THE A.LEXANDER FOLSOM.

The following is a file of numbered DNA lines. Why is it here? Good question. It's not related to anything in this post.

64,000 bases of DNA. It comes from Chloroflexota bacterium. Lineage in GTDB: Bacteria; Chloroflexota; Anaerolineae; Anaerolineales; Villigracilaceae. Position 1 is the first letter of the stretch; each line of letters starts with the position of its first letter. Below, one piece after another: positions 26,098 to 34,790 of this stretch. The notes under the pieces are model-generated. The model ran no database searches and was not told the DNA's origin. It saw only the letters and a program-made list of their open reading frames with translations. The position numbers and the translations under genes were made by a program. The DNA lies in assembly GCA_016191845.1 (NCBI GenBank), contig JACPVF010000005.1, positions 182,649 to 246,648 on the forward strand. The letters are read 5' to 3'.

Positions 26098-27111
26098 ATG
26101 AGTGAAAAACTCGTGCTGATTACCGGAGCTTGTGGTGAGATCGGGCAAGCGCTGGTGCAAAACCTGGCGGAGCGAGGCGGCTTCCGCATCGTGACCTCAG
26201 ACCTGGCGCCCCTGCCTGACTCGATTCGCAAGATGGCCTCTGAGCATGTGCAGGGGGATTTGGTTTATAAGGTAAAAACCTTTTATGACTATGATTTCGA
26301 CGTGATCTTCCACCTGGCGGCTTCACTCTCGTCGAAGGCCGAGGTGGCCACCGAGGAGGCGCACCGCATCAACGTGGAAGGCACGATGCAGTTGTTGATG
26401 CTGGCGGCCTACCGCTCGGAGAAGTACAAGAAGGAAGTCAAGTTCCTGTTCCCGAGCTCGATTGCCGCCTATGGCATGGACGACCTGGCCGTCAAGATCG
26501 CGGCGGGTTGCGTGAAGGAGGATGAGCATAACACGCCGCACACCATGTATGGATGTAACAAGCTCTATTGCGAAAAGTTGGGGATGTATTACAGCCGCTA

The middle channel of Lake George is about two and five eighths miles in length, with its general course or direction nearly north and south. It has a current of about one mile an hour. The view from one end to the. other of the channel is open and unobstructed. At the southern and northern entrances of the channels there are red can or nun buoys, numbered 26 and 46, respectively, on the government's official list of buoys and stakes. The line of the navigable channel is marked by red spar buoys on the east bank, and by black spar buoys on the west bank, thereof. The first black spar or stake buoy on the west bank, numbered 27, is about 660 feet above, and in a northwesterly direction from, the southern or lower red can buoy. The other marginal red and blackspar buoys are about 1,290 feet apart, and nearly opposite each other. The northern portion of the channel, called the "cut," extending from the northern entrance, at or near the red can or nun buoy No. 46, down to the second elbow between red spar buoy No. 34 and black buoy No. 35, is artificial, having been formed or constructed by dredging, and has a navigable width of 300 feet. From said elbow,· or the end of said cut, southward, the channel is natural, with a navigable width of about 180 feet. The waters of the lake on either side of the channel, both artificial and natural, vary in depth from 5 to 9 feet, presenting a broadsheet orsurface of water, with the navigable channel extending through the same defined by the lines of said red and black spar buoys on either side, and which are generally located where the depth of water ranges from 9 to 12 feet. The navigable water of the natural channel accordingly varies in depth from 9 to 12 feet on the outer or buoy line to about 25 feet in the center of the channel at or near the point at which the collision took place, thereby indicating, as stated by one or more of the witnesses, that the channel bank slants off towards the center of the channel where the greatest average depth of water is found. The collision occurred between the third and fourth black spar buoys, counting from the red can buoy at the southern entrance of the channel, or between the second and third black spar buoys, counting from the second elbow south of the northern entrance, and was about three quarters of a mile northward from said red nun buoy at the lower entrance of the channel. It is alleged in the libel, and the proof clearly establishes the fact, that, owing to its narrow width and moderate depth of water, this natural channel presents a dangerous place for vessels proceeding in opposite directions to pass each other, and required the exercise of great care alld vigilance to avoid the danger of collision. This dangerous character of the channel, and the liability of meeting vessels to collide therein, was well known to the officers of both the Devereaux and the Folsom. The Devereaux is 270 feet in length and 37 feet beam. She was proceeding southward through the channel, carrying a cargo of 2,060 tons of iron ore. Her gross tonnage was about 1,618 tons. Her draft was about 15 feet (14 feet, 11 inches) fore and aft. Her speed down the channel was about four miles per hour, and was maintained until a few seconds before the actual collision. The Folsom is 185 feet long and